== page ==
The best new strollers for parents on the move.
Having kids means less free time for activities like running, right? Well, not necessarily. Today’s lightweight and easy-to-steer jogging strollers make it a breeze to take your child with you on a run. But not all strollers are created equal. To find out which models best suit your needs, we had six parents (and seven kids) test the latest models. These six standouts will help you get in your miles—even when a babysitter isn’t available.
A solid jogging stroller doesn’t have to break the bank. Case in point: the Joovy Zoom 360 ($269), which costs a fraction of what other models sell for, yet doesn’t compromise on quality or design. But wait—there’s more! A handlebar console and all-weather shield, items typically sold as optional accessories, are included. While it’s not as lightweight as some pricier models, our testers report that the Zoom 360 is still easy to maneuver and has plenty of space underneath to stash toys.
Caveats: Testers say it doesn’t feel quite as stable as more expensive models.
Tester’s Take: “This tricked-out stroller rides and handles smoothly. And with such an affordable price, you really can’t go wrong!”—Sarah Kjorstad, Helena, Montana
King of the Mountain
Designed to handle both roads and trails, the Bob Revolution SE ($449) is a great stroller for parents who like to get off the pavement. The front wheel can swivel or be locked in place, so you can use this model for hiking, running, and casual strolling. Bonus: The seat reclines almost fully so your run isn’t interrupted when your little one gets sleepy.
Caveats: The short sun canopy doesn’t fully block the sun. And a drink holder, which you’d want for a long run, costs extra.
Tester’s Take: “Most strollers don’t handle the mix of dirty trails and paved bike paths. I love the Bob Revolution because it pushes easily on both.”—Jen Bigham, Rochester, New York
Want to go fast? The Phil + Ted’s Sub 4 ($899) is an ideal choice for tempo and fartlek runs. Testers comfortably turned in sub-six-minute miles thanks to the aerodynamic, lightweight design. The front wheel is locked in place, and disc brakes help you maintain control at high speeds.
Caveats: This stroller doesn’t fold compactly, which may be an issue for apartment dwellers. Also, it’s designed strictly for running, so you’ll want another stroller for everyday use.
Tester’s Take: “Looks stealthy fast and has very little rolling resistance. It’s very responsive to turning and easy to guide on trails or pavement.”—Ivan O’Gorman, Boulder, Colorado
Tall and Small
One of the only strollers to be green-lighted for newborns, the Mountain Buggy Terrain ($499) is also suitable for parents of all sizes, thanks to a handlebar that easily adjusts up and down. Testers liked the center-mounted hand brake, which gives extra control on steep descents. Bonus: The gear tray is big enough to store all of your (and baby’s) extra gear.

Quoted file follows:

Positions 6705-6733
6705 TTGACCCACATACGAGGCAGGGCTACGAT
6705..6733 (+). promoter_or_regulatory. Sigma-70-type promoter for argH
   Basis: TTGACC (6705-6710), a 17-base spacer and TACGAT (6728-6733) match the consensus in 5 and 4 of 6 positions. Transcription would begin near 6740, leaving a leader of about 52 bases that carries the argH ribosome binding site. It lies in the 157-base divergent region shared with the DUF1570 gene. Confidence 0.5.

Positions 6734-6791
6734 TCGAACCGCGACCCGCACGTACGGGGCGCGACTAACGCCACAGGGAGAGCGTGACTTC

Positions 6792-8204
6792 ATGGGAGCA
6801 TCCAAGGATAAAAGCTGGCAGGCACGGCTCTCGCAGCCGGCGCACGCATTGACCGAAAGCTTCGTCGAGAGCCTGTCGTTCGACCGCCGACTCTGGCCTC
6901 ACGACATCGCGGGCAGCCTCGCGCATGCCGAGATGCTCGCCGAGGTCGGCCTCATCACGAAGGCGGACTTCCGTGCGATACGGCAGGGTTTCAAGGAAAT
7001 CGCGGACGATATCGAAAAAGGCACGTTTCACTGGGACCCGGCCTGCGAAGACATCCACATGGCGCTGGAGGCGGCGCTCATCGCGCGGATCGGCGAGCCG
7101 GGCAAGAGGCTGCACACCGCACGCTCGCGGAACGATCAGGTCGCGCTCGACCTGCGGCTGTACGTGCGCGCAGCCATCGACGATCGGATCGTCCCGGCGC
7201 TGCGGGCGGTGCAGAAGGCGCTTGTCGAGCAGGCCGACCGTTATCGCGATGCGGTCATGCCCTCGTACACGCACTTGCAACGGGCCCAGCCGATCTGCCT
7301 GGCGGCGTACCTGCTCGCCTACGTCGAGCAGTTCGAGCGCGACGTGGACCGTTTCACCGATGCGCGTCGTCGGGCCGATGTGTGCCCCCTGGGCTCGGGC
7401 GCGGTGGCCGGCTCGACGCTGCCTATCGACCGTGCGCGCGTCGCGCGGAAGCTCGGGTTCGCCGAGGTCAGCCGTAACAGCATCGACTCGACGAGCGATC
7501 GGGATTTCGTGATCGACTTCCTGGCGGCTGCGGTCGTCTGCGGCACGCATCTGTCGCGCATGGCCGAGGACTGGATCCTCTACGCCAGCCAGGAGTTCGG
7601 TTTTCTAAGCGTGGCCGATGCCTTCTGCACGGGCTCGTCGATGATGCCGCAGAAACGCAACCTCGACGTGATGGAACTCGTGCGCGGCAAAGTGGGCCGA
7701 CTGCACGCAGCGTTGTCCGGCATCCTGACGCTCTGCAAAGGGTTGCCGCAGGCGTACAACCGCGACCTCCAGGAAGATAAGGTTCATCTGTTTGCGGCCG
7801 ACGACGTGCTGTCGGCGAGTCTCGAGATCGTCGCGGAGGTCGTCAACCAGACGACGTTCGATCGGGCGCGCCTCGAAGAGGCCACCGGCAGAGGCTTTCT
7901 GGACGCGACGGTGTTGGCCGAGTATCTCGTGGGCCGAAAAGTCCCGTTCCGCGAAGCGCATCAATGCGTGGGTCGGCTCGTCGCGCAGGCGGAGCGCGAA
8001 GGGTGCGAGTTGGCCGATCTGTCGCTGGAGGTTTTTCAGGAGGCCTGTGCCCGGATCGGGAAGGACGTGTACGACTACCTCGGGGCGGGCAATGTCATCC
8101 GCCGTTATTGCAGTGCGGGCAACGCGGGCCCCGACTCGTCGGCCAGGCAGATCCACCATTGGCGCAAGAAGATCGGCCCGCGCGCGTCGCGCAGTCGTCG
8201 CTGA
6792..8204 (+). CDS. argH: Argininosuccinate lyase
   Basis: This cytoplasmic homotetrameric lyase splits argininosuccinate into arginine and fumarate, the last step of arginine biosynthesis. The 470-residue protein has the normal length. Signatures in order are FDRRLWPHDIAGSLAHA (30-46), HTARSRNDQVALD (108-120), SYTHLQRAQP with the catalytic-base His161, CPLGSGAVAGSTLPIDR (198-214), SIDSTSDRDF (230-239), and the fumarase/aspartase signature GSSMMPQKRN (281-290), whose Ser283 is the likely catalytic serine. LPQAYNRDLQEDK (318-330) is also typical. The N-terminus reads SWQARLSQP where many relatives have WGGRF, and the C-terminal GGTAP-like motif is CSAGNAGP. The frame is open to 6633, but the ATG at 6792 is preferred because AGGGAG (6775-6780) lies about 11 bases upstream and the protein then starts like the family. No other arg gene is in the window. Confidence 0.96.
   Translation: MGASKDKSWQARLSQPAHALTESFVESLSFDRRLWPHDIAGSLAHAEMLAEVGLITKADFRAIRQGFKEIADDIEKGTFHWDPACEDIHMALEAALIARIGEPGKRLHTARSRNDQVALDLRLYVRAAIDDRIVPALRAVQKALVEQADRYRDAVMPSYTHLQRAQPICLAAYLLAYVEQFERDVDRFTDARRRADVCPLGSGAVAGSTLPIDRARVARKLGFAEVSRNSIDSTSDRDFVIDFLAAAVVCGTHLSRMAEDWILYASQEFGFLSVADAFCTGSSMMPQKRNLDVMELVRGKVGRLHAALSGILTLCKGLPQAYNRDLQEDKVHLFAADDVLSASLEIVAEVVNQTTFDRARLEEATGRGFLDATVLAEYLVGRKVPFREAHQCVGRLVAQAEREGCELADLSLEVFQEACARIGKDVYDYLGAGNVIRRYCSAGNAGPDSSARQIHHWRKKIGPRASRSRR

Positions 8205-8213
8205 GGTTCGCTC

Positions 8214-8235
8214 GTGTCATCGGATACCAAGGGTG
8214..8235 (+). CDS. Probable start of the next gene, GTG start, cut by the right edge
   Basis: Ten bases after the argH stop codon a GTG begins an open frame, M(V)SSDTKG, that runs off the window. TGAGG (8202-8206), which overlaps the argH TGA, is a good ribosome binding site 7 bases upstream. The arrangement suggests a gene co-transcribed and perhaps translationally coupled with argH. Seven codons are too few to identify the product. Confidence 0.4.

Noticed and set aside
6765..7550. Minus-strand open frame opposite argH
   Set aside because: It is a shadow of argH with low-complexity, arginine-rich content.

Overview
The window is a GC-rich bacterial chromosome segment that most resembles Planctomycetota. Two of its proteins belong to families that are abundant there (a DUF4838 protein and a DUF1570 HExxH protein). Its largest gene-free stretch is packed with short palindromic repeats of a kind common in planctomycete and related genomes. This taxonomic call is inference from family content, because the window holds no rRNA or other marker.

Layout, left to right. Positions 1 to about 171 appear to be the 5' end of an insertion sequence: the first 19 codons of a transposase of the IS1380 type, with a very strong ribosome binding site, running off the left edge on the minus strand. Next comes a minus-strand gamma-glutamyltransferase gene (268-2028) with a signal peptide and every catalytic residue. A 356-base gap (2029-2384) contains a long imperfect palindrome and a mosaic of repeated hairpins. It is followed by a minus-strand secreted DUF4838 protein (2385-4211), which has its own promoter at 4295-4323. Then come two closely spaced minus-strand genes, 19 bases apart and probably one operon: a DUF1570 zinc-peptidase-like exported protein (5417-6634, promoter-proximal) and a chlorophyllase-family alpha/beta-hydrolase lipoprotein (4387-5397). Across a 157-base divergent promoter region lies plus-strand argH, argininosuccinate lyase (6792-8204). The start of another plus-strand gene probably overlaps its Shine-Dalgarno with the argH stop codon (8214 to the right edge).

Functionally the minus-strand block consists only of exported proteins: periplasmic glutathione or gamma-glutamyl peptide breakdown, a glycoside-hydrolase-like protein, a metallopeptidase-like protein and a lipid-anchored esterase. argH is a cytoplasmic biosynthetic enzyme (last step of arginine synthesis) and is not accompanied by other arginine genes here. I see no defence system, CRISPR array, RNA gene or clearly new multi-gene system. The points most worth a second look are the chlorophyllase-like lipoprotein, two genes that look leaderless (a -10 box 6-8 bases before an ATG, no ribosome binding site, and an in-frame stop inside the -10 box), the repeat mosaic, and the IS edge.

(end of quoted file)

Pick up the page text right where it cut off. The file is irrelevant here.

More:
Caveats: Testers say that the retaining straps to adjust the seat angle can be tricky to use.
Tester’s Take: “The adjustable handlebar is brilliant; my husband likes to run with it low while I prefer it up higher.”—AnneMarie Copley, Boulder
So you’re not just a runner? The Chariot Cougar 1 ($585) comes with a strolling kit and can be equipped with optional attachments for biking, hiking, and even, Chariot says, cross-country skiing. The running unit has a fixed front wheel for easier control at speed. Testers liked the stroller’s pod design, which protects your baby from nasty weather while remaining roomy.
Caveats: Because of its design for safe use during all activities, this model doesn’t recline.
Tester’s Take: “As a triathlete, I love the versatility of the Chariot. The running and bike attachments are essential in my training.”—Nikki Butterfield, Boulder
On the Double
The inline design of the InStep Safari Double Tandem Jogger ($296) comfortably accommodates two kids without the sidewalk-hogging bulk of traditional, side-by-side double strollers. Its narrow design also makes for easy passage through tight doorways. Our little testers liked the seating arrangement—the rear seat is elevated, allowing a view over the front canopy. An adapter bar is included for use with most car seats.
Caveats: The stroller is heavy, so it requires some effort to get in and out of a car trunk. Testers say it can be cumbersome to maneuver and feels “wobbly” at high speeds.
Tester’s Take: “It was nice to feel like I wasn’t taking up the entire path. And my girls like being able to interact with each other.”—Kate Davis, Boulder
By Shanna Burnette